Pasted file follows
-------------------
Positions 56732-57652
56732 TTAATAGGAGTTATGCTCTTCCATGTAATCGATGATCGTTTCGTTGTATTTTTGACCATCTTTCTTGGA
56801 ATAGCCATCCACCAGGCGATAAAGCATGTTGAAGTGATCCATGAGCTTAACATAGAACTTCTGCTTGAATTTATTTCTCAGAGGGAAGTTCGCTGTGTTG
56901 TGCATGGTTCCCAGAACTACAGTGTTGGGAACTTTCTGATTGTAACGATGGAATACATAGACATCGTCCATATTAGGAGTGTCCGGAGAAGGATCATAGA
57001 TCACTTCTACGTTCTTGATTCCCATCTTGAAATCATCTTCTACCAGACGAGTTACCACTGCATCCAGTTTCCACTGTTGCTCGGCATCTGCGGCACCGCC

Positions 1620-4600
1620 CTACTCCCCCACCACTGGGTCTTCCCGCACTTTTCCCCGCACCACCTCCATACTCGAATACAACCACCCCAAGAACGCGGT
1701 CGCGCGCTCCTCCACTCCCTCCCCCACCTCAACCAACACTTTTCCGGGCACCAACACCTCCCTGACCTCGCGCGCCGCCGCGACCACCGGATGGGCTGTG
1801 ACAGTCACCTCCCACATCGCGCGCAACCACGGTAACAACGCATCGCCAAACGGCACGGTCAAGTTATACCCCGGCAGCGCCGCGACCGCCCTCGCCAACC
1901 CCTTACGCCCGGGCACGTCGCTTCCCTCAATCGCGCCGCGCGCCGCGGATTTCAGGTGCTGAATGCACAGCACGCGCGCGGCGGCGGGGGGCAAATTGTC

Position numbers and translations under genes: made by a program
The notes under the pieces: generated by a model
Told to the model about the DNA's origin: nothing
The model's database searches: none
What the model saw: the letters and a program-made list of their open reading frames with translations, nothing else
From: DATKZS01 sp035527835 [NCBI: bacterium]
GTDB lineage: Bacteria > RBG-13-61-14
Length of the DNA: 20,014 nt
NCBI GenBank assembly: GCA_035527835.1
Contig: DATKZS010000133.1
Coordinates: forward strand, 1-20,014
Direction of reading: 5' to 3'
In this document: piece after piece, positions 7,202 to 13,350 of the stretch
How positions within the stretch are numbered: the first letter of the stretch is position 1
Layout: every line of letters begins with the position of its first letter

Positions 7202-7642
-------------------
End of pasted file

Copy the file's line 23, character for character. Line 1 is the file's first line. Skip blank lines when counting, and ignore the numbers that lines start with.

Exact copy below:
In this document: piece after piece, positions 7,202 to 13,350 of the stretch